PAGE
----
God turned up the love for us when we were completely unlovable, guilty of violating His standards and requirements, and headed to a destiny that was apart from Him. This is the requirement for being saved. You must first be dead, dead to every attempt to justify yourself before God. Guzik explains “This is what God did to those who were dead in sin. He shared in our death so that we could share in His resurrection life. The old man is crucified and we are new creations in Jesus with the old things passing away and all things becoming new.” Jesus is the only way we receive eternal life!

Ephesians 1:18b-20

In Ephesians 1:18b-20 Paul wanted them to know that there are few things give us a more secure and enduring hope in life than simply knowing that God has called us and has a specific calling for us to fulfill. “that you may know what is the hope to which he has called you….” The focus is on the future and as Christ Followers we have a glorious future of resurrection, eternal life, freedom from sin, perfected justification, and glorious elevation above the angels themselves. God hasn’t offered us an ‘ok’ future with His gift of grace – salvation through Christ. God’s offering us an amazing and unbelievable future.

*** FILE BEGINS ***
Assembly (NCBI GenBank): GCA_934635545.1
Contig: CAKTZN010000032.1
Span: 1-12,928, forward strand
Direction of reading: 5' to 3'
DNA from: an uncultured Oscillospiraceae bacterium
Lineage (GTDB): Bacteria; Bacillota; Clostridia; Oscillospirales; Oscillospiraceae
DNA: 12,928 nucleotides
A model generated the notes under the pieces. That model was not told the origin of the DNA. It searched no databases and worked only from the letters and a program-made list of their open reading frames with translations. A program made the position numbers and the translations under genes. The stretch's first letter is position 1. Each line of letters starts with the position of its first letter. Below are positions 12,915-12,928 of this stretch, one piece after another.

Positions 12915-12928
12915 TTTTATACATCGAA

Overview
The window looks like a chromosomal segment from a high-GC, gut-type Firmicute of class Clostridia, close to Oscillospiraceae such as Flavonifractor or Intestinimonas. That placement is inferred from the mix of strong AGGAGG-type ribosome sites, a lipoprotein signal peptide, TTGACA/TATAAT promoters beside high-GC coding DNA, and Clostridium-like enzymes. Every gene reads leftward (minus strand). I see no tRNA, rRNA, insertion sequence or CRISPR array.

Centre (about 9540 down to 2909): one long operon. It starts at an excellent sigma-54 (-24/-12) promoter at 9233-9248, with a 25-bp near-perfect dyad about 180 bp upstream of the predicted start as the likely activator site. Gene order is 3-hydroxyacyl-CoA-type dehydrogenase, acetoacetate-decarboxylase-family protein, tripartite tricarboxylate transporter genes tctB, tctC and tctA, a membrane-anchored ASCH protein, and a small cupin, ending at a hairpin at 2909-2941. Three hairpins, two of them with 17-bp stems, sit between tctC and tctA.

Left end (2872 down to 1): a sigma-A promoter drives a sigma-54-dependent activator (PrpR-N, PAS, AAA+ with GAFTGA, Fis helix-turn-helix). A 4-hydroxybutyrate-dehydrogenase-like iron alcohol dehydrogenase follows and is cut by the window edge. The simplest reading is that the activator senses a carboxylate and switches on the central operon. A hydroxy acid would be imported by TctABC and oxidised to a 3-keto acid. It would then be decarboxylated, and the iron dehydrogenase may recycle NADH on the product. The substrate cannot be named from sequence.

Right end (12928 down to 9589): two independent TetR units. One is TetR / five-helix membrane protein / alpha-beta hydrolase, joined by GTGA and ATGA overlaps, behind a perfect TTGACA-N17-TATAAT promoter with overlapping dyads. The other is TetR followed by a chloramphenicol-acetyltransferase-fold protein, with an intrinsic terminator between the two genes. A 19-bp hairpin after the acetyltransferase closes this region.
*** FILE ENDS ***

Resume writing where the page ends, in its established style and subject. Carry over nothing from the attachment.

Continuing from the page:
Paul continues by reminding us just how great our inheritance will be. Not only will we receive our inheritance from God, but Paul wanted the Ephesians to understand that they are so precious to God that He considered them His own inheritance. “what are the riches of his glorious inheritance in the saints….” Guzik explains “Knowing our spiritual poverty, we wonder how God can find any inheritance in the saints. Yet God can make riches out of poor men and women because He invests so much in them. He has invested riches of love, riches of wisdom, riches of suffering, riches of glory. These things accrue to a rich inheritance in the saints.”